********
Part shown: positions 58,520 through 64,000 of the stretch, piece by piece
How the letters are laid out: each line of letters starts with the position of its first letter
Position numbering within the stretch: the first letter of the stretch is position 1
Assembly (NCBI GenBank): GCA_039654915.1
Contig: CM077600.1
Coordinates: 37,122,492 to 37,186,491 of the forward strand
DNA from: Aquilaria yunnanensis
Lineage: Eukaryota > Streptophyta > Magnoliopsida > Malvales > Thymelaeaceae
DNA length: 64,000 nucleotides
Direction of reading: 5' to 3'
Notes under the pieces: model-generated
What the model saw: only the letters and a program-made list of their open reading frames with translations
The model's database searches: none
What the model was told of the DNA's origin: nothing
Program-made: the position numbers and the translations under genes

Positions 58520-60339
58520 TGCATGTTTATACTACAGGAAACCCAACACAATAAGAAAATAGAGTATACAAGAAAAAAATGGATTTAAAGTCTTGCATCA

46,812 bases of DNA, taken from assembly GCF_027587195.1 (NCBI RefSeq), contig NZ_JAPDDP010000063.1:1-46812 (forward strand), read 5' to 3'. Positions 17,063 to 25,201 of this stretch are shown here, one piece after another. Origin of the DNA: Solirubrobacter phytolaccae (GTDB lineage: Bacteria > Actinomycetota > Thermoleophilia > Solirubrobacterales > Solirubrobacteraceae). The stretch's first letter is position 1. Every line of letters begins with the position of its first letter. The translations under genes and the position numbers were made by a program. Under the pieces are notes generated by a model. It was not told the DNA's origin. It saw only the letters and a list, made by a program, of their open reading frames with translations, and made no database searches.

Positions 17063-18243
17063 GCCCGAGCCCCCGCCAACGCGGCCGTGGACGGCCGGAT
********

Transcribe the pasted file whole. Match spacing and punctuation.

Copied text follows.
Part shown: positions 58,520 through 64,000 of the stretch, piece by piece
How the letters are laid out: each line of letters starts with the position of its first letter
Position numbering within the stretch: the first letter of the stretch is position 1
Assembly (NCBI GenBank): GCA_039654915.1
Contig: CM077600.1
Coordinates: 37,122,492 to 37,186,491 of the forward strand
DNA from: Aquilaria yunnanensis
Lineage: Eukaryota > Streptophyta > Magnoliopsida > Malvales > Thymelaeaceae
DNA length: 64,000 nucleotides
Direction of reading: 5' to 3'
Notes under the pieces: model-generated
What the model saw: only the letters and a program-made list of their open reading frames with translations
The model's database searches: none
What the model was told of the DNA's origin: nothing
Program-made: the position numbers and the translations under genes

Positions 58520-60339
58520 TGCATGTTTATACTACAGGAAACCCAACACAATAAGAAAATAGAGTATACAAGAAAAAAATGGATTTAAAGTCTTGCATCA

46,812 bases of DNA, taken from assembly GCF_027587195.1 (NCBI RefSeq), contig NZ_JAPDDP010000063.1:1-46812 (forward strand), read 5' to 3'. Positions 17,063 to 25,201 of this stretch are shown here, one piece after another. Origin of the DNA: Solirubrobacter phytolaccae (GTDB lineage: Bacteria > Actinomycetota > Thermoleophilia > Solirubrobacterales > Solirubrobacteraceae). The stretch's first letter is position 1. Every line of letters begins with the position of its first letter. The translations under genes and the position numbers were made by a program. Under the pieces are notes generated by a model. It was not told the DNA's origin. It saw only the letters and a list, made by a program, of their open reading frames with translations, and made no database searches.

Positions 17063-18243
17063 GCCCGAGCCCCCGCCAACGCGGCCGTGGACGGCCGGAT